Due to quirks of geography and a tumultuous history, the horseshoe-shaped suburban area of 500 inhabitants was nearly surrounded by a wealthy part of West Berlin while it officially remained part of Potsdam in East Germany.
Residents of Klein Glienicke and their Western neighbours lived so close that they could look into each others’ bedroom windows. But even a friendly wave was verboten, with the East Germans facing immediate expulsion from the idyllic district if caught in contact with the “enemy.”
This proximity made it possible for dozens to flee – exactly what the authorities hoped to stop by building the Wall – and led to a decades-long crackdown that saw many of the original inhabitants swapped for true believers.
A quiet community of stately old Prussian houses, Klein Glienicke became a “special security zone” where streets never fell dark because of prison-style spotlights at the Wall that blazed through the night.
Life-long resident Gitta Heinrich watched the Wall go up and celebrated its fall – on her birthday, no less – in the picture postcard village on the Teltow Canal separating Berlin from Potsdam.
A far cry from normal small-town life, Heinrich recalls wild escapes, a shoot-out at the Wall and even a failed bomb attack against an East German officer.
“It was like living in a big jail,” said Heinrich, now 69. “It was the smallest town (in East Germany) that was walled in in this way. You could not walk anywhere without bumping up against it.”
She vividly remembers the sudden sealing of the border on August 13, 1961.
“We were so shocked – the bridge was closed off, I couldn’t get into town without my ID and my boyfriend couldn’t enter at all,” she said. “At that point it was just a fence. It was worse when they built the concrete walls in 1965.”
A playground for the rich and famous in the 1920s that attracted film stars from the nearby Babelsberg Studios where Marlene Dietrich launched her career, Klein Glienicke with the Wall quickly became a Cold War curiosity.
Today, there is little trace of the Wall but for the 50th anniversary, an exhibition at a nearby castle tells the remarkable story.
Curator Jens Arndt moved to Klein Glienicke from western Berlin 12 years ago. He said that before 1989, when the Wall fell, Westerners had little idea of what the mysterious town behind it was like.
“It was a tiny enclave embedded among ‘the enemies of the people’,” he said, referring to the capitalists on the Western side. “East German soldiers said it was the most difficult part of East Berlin to secure.”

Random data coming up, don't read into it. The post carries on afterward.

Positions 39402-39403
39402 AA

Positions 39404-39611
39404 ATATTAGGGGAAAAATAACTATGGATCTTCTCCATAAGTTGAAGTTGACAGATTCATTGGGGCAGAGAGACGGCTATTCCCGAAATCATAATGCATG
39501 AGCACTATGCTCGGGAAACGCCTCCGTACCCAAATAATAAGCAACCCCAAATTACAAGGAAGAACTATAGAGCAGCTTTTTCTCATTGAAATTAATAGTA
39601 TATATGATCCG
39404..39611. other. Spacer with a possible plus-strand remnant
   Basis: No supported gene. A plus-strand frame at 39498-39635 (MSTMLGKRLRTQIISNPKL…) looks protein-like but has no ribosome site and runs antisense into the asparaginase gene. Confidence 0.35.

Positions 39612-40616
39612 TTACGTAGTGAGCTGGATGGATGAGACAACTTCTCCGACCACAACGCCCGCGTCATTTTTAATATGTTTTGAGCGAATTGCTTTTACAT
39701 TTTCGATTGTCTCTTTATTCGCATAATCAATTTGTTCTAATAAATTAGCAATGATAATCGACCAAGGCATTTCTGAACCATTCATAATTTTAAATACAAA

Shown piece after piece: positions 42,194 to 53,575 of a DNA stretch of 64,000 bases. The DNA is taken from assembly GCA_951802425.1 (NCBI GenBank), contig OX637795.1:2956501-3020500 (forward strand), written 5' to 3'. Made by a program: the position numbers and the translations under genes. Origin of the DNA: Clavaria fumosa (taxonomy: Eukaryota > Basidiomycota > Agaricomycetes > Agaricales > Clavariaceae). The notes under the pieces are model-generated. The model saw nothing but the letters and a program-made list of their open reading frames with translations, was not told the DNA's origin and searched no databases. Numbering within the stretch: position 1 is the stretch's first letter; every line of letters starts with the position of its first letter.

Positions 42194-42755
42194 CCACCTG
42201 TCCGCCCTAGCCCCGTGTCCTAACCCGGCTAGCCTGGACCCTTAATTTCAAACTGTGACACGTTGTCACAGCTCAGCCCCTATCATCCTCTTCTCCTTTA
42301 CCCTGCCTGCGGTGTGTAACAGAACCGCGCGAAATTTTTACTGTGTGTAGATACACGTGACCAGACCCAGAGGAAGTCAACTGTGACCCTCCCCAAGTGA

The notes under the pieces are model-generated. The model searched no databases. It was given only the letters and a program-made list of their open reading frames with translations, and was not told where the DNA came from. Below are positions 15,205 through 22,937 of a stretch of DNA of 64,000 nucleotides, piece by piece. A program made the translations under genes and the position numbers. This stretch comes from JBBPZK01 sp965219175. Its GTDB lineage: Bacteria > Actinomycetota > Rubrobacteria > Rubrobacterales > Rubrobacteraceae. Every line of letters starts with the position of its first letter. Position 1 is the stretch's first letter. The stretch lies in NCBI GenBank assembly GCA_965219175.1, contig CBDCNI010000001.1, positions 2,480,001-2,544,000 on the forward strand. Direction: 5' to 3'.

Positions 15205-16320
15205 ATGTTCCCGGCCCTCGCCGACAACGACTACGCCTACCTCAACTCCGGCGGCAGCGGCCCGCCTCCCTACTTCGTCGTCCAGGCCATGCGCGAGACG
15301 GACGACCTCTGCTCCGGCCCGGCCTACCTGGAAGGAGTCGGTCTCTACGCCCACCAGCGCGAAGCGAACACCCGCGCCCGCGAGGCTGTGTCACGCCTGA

The centrepiece of the exhibition is a model of the town built by the army to plan patrols and plot strategy to secure vulnerable sections of the Wall. They had plenty of cause for concern. Handymen and ambulance drivers often used the occasion of a job in Klein Glienicke to flee.
In 1968, a would-be refugee and an East German border guard with his own dreams of escaping, aged just 21 and 26, were both killed in a tragic shoot-out.
And in 1973, two families fled to the West via a 19-metre-long tunnel they dug from their basement using a child’s toy shovel so as not to arouse suspicion. That spectacular breakout led to regular cellar checks to prevent any similar attempts.
Heartbreaking photographs in the exhibition document a funeral in 1962. A family, owners of the local butcher’s shop, had fled Klein Glienicke for West Berlin in the 1950s but the clan’s beloved grandmother stayed on.
When she died, the family was not allowed back for the burial so the service was held in Klein Glienicke at a church right next to the border, which at the time was closed only by a chain-link fence ringed with barbed wire.
Pictures show the mourners in West Berlin weeping on the other side of the fence, as the pastor speaks out loudly to be heard on both sides.
Anyone caught acting suspiciously could be cast out immediately, and found themselves quickly replaced by more “reliable” East German citizens.
“They had soldiers, customs agents, police officer and Stasi (secret service) people move in as residents were pushed out,” Arndt said.
Heinrich worked as a gym teacher to avoid the ideological pitfalls but was occasionally called upon to take over a history class.
“When I was teaching the Nazi period I noticed frightening parallels in terms of surveillance of citizens,” she said.
Heinrich said with a smile the fall of the Wall was “the greatest birthday present and it still is every year. But I am still learning what it means to be myself, without being afraid of the consequences.”